Austin American-Statesman - - FRONT PAGE - By Charles Bab­bing­ton, Jac­ques Billeaud and Amanda Lee My­ers

Democrats and Repub­li­cans take a wait-to-see ap­proach to han­dling con­tro­ver­sial law’s fall­out

WASHINGTON — On the sur­face, a judge’s de­ci­sion to block tough pro­vi­sions of Ari­zona’s im­mi­gra­tion law was a de­feat for the state’s Repub­li­can gover­nor and a win for the Demo­cratic Obama ad­min­is­tra­tion. But nei­ther party is sure it will play out that way po­lit­i­cally, ei­ther this fall or be­yond.

Be­yond Ari­zona, where street demon­stra­tions took place Thurs­day, politi­cians took a wait-and-see stance.

Washington-based GOP con­sul­tant Ron Bon­jean said Repub­li­cans must pro­ceed care­fully with His­panic vot­ers. Repub­li­cans can hurt them­selves for years to come if they ap­pear un­duly hos­tile to im­mi­grants who came here il­le­gally years ago, or seem in­dif­fer­ent to the rights of those here legally.

“The im­mi­gra­tion is­sue is so sen­si­tive,” Bon­jean said. “While Repub­li­cans are us­ing it to fire up con­ser­va­tives and in­de­pen­dents, they’ll have to find ways to talk about it with­out alien­at­ing His­panic vot­ers.”

Sen. John Cornyn, R-Texas, said Thurs­day that Democrats are wrong to say Repub­li­cans are hid­ing prej­u­dices be­hind the ban­ner of na­tional safety.

“There are some peo­ple who think that it’s a trick, that when we say it’s border se­cu­rity, that we’re not in­ter­ested in a broader im­mi­gra­tion bill,” Cornyn said in an in­ter­view at the Capi­tol. “I stand ready, will­ing and able to en­gage, but it’s go­ing to take some pres­i­den­tial lead­er­ship.”

Democrats also were try­ing to sort out the rul­ing’s ef­fect. It showed that the Obama ad­min­is­tra­tion, which sued Ari­zona to block the law’s im­ple­men­ta­tion, had a vi­able le­gal ar­gu­ment that the re­sponse to il­le­gal im­mi­gra­tion should be na­tional, not piece­meal. A demonstrator shouts into a bull­horn Thurs­day to protest of Ari­zona’s im­mi­gra­tion law in front of Mari­copa County Sher­iff Joe Ar­paio’s of­fice in Phoenix.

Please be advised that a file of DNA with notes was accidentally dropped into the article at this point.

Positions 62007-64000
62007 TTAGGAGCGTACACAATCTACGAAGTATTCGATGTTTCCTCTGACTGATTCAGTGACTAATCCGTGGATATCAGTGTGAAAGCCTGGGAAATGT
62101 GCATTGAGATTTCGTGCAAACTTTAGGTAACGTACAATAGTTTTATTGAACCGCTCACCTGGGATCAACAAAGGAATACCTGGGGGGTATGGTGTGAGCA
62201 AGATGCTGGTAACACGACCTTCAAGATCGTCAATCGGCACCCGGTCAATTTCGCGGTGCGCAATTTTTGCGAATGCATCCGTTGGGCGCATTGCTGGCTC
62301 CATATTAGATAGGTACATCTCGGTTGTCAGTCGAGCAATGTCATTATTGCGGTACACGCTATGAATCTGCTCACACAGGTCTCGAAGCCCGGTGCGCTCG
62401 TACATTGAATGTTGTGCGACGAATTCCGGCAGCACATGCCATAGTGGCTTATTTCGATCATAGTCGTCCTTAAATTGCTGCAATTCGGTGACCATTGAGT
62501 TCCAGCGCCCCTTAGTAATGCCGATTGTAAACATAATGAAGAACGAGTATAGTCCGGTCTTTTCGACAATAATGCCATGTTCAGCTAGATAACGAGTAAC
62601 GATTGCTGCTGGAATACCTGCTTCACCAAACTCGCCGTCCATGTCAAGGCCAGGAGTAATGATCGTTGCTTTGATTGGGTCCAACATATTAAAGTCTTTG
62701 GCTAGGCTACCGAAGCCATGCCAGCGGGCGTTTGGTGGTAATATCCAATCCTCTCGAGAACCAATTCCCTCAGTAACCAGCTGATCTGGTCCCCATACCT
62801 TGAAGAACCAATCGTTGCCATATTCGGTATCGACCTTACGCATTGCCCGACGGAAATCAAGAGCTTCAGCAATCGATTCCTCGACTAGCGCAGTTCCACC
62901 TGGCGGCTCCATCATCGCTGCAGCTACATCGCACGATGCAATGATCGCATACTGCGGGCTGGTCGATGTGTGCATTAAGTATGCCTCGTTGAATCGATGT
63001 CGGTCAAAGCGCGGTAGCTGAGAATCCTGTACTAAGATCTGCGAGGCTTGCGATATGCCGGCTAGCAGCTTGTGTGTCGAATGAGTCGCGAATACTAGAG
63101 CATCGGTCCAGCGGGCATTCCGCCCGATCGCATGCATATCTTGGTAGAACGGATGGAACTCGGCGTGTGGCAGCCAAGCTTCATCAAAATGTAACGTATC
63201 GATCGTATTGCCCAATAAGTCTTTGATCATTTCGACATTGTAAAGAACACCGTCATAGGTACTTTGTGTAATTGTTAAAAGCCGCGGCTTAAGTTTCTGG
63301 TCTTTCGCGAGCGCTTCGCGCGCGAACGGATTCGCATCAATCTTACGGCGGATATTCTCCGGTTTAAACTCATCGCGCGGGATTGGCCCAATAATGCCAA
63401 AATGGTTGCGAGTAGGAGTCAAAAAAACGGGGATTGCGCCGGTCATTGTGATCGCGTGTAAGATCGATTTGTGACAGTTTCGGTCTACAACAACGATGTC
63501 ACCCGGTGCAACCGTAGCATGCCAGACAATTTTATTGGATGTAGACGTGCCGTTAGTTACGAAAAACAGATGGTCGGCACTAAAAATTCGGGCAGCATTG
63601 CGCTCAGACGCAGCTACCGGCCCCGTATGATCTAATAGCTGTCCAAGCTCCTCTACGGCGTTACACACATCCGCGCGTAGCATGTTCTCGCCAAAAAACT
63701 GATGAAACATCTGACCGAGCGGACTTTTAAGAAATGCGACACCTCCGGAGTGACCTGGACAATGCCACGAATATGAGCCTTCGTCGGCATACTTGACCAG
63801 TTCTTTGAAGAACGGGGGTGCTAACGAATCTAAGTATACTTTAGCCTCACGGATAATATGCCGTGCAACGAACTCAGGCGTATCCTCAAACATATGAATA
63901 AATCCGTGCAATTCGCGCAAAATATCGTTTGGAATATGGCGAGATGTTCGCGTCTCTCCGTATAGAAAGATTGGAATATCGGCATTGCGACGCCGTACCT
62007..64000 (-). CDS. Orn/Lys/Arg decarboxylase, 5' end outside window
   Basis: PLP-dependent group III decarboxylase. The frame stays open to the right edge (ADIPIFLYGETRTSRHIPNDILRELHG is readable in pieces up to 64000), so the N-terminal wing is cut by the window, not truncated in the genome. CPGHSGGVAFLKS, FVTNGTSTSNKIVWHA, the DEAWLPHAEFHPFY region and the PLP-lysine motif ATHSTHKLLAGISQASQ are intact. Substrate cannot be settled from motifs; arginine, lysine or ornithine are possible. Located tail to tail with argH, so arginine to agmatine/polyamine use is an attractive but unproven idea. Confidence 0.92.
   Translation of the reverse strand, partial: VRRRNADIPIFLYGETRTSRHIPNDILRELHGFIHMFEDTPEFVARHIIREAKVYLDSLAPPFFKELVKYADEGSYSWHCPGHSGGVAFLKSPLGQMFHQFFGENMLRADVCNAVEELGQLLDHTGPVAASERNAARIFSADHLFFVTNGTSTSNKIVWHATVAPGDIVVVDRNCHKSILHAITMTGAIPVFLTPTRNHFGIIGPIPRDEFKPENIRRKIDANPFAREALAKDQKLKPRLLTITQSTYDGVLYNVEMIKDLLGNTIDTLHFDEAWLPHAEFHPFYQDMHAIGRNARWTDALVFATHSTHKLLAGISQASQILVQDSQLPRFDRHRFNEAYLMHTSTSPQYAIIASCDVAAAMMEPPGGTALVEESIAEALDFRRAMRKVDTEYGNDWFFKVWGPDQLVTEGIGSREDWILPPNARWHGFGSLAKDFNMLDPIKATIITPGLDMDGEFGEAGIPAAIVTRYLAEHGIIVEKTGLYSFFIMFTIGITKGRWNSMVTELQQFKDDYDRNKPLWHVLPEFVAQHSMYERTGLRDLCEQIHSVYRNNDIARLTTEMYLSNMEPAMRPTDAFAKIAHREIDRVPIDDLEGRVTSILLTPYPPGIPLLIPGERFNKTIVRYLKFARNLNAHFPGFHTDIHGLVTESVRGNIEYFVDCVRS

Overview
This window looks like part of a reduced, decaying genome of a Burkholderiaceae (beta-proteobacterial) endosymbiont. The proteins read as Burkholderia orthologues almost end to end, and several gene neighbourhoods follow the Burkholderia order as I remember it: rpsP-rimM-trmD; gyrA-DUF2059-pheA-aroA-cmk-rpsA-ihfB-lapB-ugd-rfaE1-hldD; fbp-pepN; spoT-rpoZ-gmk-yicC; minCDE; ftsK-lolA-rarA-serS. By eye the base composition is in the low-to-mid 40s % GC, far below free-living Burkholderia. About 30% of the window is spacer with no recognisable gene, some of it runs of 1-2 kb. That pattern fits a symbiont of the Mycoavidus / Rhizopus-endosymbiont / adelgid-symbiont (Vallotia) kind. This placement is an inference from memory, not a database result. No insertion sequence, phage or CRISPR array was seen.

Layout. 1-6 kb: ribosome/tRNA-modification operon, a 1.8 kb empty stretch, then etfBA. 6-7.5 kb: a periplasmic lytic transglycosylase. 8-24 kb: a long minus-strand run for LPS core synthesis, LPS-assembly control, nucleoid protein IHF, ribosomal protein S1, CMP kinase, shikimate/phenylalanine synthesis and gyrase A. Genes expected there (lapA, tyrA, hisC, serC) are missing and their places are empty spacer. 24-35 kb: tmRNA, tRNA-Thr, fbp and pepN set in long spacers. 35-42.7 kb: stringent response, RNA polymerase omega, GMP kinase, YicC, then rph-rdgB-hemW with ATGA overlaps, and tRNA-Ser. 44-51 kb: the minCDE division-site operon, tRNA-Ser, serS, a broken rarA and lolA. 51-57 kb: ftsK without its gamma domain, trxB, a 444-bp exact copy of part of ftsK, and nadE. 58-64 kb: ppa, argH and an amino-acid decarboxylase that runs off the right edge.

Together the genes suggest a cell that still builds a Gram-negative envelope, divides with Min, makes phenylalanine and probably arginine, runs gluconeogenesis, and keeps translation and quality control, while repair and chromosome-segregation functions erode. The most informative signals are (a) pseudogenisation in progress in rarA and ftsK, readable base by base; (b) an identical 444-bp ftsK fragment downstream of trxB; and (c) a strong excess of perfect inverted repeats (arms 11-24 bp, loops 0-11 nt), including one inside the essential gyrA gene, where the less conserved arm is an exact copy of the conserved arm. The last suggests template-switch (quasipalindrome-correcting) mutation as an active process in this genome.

White House press sec­re­tary Robert Gibbs ac­knowl­edged that Pres­i­dent Barack Obama’s im­mi­gra­tion stand may give some Demo­cratic can­di­dates heart­burn this fall, but he said Obama doesn’t make de­ci­sions “based on polling.”

Tech­ni­cally, SB 1070 took ef­fect Thurs­day, but U.S. District Judge Su­san Bolton’s rul­ing barred most of its pro­vi­sions un­til a trial on the bill’s con­sti­tu­tion­al­ity.

In the state’s ap­peal, Gov. Jan Brewer asked the 9th U.S. Cir­cuit Court of Ap­peals to over­turn the tem­po­rary in­junc­tion as soon as pos­si­ble. Oral ar­gu­ments could be­gin in Septem­ber.

The show­down over the im­mi­gra­tion law played out on Phoenix’s streets Thurs­day, as the state sought to re­in­state parts of the mea­sure and an­gry pro­test­ers chanted that they re­fused to “live in fear.” Dozens were ar­rested.

Hun­dreds of the law’s op­po­nents massed at a Phoenix jail, beat­ing on the metal door and forc­ing sher­iff’s deputies to call for backup. Of­fi­cers ar­rested at least 32 peo­ple, and dozens more were de­tained else­where through­out the day.

Ac­tivists fo­cused their rage at Mari­copa County Sher­iff Joe Ar­paio, the 78-year-old ex-fed­eral drug agent known for his im­mi­gra­tion sweeps.

Out­side his of­fice, marchers chanted “Sher­iff Joe, we are here. We will not live in fear.” Ar­paio said he’d con­tinue with a sweep Thurs­day.

“I’m not go­ing to be in­tim­i­dated and stopped,” he said. “If I have to go out and get in the car, I’ll do it.”

In Tuc­son, 50 to 100 peo­ple on both sides of the is­sue gath­ered at a street corner. Pro­test­ers blocked a busy Los An­ge­les in­ter­sec­tion and po­lice ar­rested about a dozen who were linked with plas­tic pipes and chains.

In New York, about 300 im­mi­grant ad­vo­cates ral­lied near the fed­eral courthouse in Man­hat­tan.

“It’s one step closer for us, but I think the fight is still ahead,” said Adelfa Lugo, a 56-year-old Mex­i­can-born Brook­lyn res­i­dent who joined the protest. “If we don’t fight this in Ari­zona, this anti-im­mi­grant feel­ing will spread across the coun­try.”

Matt York


Ralph Freso

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